Jesus said, “Do not think that I have come to abolish the Law or the Prophets; I have not come to abolish them but to fulfill them” (Matthew 5:17). Jesus was born under God’s Law and cheerfully obeyed it perfectly, and His obedience has completely satisfied God’s demand of total faithfulness. That is what Paul is saying when he speaks of “not having a righteousness of my own that is of law but [a righteousness] that is on account of the faith of Christ.” The obedience and faith of Christ in God was complete and whole, so as He faced the Father’s command to suffer and die on the cross, He resisted all temptations to turn away from that mission. He prayed, “My Father, if it be possible, let this cup pass from me; nevertheless, not as I will, but as you will” (Matthew 26:39).

And that cup which God the Father had His Son drink was not a fraction of God’s wrath against our sin, but the whole punishment for the world’s guilt. We cannot fathom how complete and total the outpouring of wrath upon Jesus was. “My God, My God, why have You forsaken Me?” Jesus cried out (Matthew 27:46). You cannot be more or less forsaken by someone; it was a total abandonment by God, against Jesus, for us.

And through all of this, Jesus did not waver, He did not stumble in His faith. He still prayed, “My God, My God.” He knew where His help came from. “Our help is in the name of the Lord, who made heaven and earth” (Psalm 124:8). And then, “Τετέλεσται” He cried out. “It is finished. It has been completed! The whole job is done!” (John 19:30). And finally, Jesus called out with a loud voice, “‘Father, into your hands I commit my spirit!’ And having said this he breathed his last” (Luke 23:46).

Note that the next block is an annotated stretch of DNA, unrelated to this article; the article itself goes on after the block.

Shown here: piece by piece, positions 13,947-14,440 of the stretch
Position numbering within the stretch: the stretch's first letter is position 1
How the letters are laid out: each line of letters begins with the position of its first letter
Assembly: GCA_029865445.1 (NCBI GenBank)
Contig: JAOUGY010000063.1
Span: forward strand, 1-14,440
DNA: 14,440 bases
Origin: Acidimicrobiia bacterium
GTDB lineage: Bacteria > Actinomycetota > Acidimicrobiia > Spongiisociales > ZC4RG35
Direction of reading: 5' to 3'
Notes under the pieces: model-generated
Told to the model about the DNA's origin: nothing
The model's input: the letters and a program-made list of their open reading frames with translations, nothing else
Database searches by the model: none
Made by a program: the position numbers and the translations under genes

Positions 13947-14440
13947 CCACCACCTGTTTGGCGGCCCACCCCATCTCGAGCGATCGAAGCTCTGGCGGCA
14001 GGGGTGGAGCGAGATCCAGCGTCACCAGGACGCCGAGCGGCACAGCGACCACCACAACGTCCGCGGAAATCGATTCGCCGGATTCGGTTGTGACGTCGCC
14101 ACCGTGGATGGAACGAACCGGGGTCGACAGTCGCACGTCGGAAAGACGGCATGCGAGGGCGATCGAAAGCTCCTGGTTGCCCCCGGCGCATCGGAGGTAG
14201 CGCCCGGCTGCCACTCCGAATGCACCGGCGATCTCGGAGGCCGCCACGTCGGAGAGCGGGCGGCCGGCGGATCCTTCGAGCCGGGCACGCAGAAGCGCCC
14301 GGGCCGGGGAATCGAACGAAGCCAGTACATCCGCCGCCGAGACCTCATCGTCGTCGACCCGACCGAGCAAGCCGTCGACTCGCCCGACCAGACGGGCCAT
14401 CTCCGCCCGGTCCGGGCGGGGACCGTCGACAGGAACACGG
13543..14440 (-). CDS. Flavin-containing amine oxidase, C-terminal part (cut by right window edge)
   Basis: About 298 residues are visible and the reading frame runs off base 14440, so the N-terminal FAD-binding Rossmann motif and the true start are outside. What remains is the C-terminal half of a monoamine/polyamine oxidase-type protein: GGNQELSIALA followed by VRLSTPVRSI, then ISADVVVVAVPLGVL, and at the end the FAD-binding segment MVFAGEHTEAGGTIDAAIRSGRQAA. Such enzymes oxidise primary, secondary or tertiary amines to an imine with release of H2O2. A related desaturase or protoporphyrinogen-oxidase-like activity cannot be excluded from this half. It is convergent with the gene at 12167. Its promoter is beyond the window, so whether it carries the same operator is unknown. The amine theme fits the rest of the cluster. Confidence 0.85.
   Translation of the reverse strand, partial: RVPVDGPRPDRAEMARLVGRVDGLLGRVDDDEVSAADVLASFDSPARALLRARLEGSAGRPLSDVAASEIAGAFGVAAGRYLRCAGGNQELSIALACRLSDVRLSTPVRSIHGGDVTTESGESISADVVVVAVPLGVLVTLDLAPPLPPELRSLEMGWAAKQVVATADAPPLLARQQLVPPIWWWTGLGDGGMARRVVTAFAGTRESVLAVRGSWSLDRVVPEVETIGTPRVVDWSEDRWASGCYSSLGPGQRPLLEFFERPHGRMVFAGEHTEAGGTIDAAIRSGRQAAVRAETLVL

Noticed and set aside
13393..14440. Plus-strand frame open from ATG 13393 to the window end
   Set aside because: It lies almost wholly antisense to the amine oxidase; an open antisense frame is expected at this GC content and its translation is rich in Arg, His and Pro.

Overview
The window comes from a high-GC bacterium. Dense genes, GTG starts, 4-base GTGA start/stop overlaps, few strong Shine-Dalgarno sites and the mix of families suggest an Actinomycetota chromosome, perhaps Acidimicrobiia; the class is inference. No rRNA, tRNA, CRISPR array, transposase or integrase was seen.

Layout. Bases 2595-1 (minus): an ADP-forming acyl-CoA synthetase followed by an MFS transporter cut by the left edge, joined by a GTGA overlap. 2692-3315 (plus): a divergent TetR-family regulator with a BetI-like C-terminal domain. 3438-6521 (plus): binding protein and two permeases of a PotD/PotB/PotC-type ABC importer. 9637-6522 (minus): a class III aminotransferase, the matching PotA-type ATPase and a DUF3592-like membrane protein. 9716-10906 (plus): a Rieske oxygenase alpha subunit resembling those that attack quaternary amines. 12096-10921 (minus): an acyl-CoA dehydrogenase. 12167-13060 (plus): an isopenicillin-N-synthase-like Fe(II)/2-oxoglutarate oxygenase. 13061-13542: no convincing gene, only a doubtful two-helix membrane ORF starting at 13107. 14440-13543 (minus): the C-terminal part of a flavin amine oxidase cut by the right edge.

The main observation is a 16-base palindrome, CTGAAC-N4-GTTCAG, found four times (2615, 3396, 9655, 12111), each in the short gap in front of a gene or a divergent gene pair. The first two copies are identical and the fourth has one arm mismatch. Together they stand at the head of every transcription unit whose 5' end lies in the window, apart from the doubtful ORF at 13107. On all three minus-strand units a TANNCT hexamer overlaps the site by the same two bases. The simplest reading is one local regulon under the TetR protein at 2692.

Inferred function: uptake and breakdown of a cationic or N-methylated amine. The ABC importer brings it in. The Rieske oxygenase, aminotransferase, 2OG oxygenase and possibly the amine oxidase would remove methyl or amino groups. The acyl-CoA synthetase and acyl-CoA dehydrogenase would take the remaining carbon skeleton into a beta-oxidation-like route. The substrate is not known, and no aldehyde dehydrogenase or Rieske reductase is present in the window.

On the third day, the Father raised Him from the grave. By His death and resurrection, the Lord’s Servant has reckoned the masses to be accounted righteous, for He has borne their iniquities, our iniquities (Isaiah 53). Christ’s resurrection is the complete, total declaration of righteousness upon fallen mankind. Christ “died for all” (2 Corinthians 5:15), St. Paul wrote. “All have sinned and fall short of the glory of God, and [all] are justified by his grace as a gift, through the redemption that is in Christ Jesus” (Romans 3:23-24).